Luckily the title of this blog does not refer to a holiday nightmare but to that rare thing from the English courts' a decision NOT to lift the automatic suspension where a procurement decision has been challenged.
As readers will know under the Public Contract Regulations 2006 (as amended) a suspension of the procurement exercise arises automatically where legal proceedings are issued for breach of the Regulations. The same mechanism exists under the Utilities Contract Regulations 2006. Although in this case there was a dispute over whether the Utilities Contract Regulations applied, for the purpose of this blog the focus was on what test should be applied by the court when considering an application to lift the automatic suspension.
The automatic suspension provided for in the EU Remedies Directive 2007/66 (the Directive) which was implemented by the Regulations has since it was first considered by the English courts in Indigo Services v Colchester Institute been interpreted in accordance with the existing case law on injunctions and in particular the leading case of American Cyanamid Co v Ethicon Limited.
American Cyanamid lays down a two fold test for considering whether an injunction should be granted and those tests have been used by the English courts to consider whether or not an automatic suspension should be lifted. Firstly the courts will look at whether there is a serious issue to be tried and secondly where the 'balance of convenience' lies. A significant factor in balance of convenience is whether damages would be an adequate remedy.
There has been some disquiet in procurement circles that the American Cyanamid test fails properly to take account of the text of the Directive and that its application in English cases (where the courts have invariably lifted the automatic suspension) has effectively deprived disgruntled bidders of a remedy.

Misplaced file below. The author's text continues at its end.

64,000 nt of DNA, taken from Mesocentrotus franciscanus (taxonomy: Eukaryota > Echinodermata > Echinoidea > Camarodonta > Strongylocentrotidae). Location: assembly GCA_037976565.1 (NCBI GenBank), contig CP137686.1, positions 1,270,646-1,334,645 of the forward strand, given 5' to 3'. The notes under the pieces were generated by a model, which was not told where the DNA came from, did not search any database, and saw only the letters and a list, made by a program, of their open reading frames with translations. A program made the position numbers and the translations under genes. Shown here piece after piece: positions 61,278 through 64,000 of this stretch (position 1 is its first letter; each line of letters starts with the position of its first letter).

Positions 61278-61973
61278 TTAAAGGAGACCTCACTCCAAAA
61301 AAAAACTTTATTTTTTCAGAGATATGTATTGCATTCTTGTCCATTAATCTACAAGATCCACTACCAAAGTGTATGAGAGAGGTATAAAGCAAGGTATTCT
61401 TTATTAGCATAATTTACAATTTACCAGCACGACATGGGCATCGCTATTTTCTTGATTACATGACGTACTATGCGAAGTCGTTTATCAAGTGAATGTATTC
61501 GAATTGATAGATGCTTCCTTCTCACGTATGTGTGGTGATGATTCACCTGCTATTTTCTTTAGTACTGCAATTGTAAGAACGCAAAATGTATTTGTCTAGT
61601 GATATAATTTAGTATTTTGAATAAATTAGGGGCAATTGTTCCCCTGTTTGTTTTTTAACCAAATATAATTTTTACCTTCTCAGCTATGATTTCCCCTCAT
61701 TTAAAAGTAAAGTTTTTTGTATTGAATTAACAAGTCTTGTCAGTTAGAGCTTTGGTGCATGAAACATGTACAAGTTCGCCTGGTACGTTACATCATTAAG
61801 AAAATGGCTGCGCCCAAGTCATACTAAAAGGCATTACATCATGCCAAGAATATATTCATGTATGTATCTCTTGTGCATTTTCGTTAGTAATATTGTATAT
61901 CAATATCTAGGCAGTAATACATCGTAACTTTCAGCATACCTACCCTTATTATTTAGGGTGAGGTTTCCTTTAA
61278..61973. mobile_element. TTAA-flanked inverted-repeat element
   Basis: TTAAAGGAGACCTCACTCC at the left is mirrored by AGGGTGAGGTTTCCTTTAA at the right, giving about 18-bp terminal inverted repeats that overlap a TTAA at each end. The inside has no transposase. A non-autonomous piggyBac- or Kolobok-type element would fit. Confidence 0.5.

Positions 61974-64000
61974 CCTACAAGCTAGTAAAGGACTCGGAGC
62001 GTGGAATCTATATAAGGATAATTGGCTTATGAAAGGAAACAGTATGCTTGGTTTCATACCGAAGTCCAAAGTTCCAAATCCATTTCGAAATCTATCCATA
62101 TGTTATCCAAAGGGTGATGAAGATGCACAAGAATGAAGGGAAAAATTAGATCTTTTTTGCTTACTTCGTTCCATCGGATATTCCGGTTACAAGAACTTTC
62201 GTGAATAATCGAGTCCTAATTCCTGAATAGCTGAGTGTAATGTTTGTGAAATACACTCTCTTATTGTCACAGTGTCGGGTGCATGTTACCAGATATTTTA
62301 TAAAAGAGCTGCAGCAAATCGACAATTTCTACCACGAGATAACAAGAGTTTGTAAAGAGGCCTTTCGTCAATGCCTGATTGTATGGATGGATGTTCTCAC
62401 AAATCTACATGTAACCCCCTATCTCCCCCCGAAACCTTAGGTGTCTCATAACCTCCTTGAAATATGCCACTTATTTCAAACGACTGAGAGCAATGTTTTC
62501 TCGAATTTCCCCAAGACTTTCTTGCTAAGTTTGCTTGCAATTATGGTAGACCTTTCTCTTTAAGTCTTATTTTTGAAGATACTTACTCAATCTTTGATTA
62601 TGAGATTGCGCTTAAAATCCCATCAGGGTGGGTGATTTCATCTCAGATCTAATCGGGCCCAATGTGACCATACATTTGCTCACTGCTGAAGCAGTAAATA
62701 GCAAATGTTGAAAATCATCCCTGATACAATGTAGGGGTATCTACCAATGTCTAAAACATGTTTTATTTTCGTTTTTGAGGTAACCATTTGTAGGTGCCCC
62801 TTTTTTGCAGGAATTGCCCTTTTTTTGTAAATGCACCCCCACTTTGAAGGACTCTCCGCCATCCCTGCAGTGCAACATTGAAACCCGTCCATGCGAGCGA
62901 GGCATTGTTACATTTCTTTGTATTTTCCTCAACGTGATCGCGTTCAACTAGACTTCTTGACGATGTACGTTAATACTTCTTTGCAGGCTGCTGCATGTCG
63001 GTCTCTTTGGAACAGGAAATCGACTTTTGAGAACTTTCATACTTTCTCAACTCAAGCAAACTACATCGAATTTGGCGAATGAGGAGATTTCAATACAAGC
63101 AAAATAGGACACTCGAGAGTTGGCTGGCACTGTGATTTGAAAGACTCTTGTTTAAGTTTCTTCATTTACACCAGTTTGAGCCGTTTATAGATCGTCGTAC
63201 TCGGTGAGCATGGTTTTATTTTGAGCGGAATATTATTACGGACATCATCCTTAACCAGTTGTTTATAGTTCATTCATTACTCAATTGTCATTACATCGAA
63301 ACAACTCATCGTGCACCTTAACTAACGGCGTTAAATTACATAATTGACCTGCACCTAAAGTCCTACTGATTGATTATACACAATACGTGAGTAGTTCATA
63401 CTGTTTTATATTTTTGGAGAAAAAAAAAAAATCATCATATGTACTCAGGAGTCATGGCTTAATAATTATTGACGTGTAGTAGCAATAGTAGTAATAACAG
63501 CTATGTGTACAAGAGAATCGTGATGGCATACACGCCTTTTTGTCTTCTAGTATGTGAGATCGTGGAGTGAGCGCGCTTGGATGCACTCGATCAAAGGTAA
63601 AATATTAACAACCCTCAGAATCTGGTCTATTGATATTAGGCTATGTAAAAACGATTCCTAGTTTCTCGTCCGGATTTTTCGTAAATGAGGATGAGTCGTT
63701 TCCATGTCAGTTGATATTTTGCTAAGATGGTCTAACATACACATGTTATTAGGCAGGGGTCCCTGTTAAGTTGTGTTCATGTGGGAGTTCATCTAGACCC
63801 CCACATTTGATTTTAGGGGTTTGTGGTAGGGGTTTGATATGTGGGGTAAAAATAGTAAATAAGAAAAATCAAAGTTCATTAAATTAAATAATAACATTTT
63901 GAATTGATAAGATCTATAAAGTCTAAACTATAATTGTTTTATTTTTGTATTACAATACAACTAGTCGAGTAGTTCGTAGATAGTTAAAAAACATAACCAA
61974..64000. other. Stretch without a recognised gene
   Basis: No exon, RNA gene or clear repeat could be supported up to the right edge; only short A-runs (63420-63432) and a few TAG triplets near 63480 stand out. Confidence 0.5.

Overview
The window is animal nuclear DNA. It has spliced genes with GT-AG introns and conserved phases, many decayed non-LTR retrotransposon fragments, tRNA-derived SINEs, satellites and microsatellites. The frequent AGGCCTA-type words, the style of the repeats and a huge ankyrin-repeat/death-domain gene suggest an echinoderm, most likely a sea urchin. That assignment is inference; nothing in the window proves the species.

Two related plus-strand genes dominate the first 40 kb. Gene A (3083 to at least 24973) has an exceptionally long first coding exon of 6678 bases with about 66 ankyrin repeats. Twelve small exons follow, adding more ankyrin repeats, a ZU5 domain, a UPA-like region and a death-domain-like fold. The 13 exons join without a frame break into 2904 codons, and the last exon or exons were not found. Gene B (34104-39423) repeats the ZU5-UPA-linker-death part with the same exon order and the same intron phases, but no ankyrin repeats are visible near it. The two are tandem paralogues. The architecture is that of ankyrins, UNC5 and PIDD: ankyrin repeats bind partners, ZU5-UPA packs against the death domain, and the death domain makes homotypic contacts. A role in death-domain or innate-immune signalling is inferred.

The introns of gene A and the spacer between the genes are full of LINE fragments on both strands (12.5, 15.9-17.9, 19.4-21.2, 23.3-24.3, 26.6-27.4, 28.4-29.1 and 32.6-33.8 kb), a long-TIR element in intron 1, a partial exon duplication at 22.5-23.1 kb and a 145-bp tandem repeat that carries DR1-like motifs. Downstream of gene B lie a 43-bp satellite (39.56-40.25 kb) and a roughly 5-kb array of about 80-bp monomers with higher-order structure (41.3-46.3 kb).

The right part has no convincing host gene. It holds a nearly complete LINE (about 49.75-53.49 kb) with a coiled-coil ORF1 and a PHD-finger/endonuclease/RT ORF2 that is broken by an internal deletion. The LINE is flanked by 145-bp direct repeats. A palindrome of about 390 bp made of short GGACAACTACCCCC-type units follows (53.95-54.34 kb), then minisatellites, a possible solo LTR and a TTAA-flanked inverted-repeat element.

While that issue has not been definitively decided the court did expressly conclude that the principles of the American Cyanamid test were sufficiently flexible to allow a proper consideration and application of the Directive. So, until such time as a case is appealed it seems the American Cyanamid test is here to stay on applications to lift the automatic suspension.
In relation to this case the court concluded that there was a serious issue to be tried. Looking at the balance of convenience it concluded that for the claimant damages would not be an adequate remedy. If the claimant established its allegations that undisclosed, irrational and inappropriate criteria had been used in the procurement then it would be very difficult for the court to calculate damages as it could not assess what chance had been lost and what the impact might have been on the process had rational and appropriate criteria been used. By contrast, the impact in damages on Gatwick of not yet being able to award the contract would be easily quantifiable.
The court also took into account that this was a 10 year contract and that the opportunity at Gatwick was unique. There had already been a substantial delay in the procurement process and there would be a substantial impact on the claimant's reputation, goodwill and business if it lost the contract.
In those circumstances, the court would not lift the automatic suspension but did order an expedited trial which, we understand, will be before the end of this year.
A matter of days after this judgment what might be termed 'normal service' was resumed by the courts when it lifted the automatic suspension in a case involving the Ministry of Defence. A major factor in that decision was that a delay in awarding the contract could have a serious impact on the training and operational capability of the Army.
I think we are beginning to see to see a difference in approach between what might be characterised as purely commercial contracts such as the one at Gatwick and critical services impacting the safety or health of people as in the case of the Ministry of Defence.
In the former category courts may now be taking a more purposive view and recognising that lifting the suspension deprives litigants of a remedy at an early stage without a full and proper consideration of the merits. In the latter category, however, a view seems to be emerging that the public interest in maintaining a vital service outweighs the public interest in ensuring that litigants will have the full suite of remedies provided by the Directive.
There also appears to increasing attention from the courts on more general competition issues where procurement law is considered particularly in the context of the Utilities Contracts Regulations. In this case a very substantial factor in the decision appears to have been the length of the contract and the uniqueness of the opportunity. Our blog post of 26 March 2014 on the Luton airport case (Hobson?s Choice-Public Procurement gets a competition law makeover) highlights some of these competition issues in more detail.
NATS (Services) Ltd v Gatwick Airport Ltd  EWHC 3133 (TCC)
NP Aerospace Ltd v Ministry of Defence  EWHC 2741 (TCC)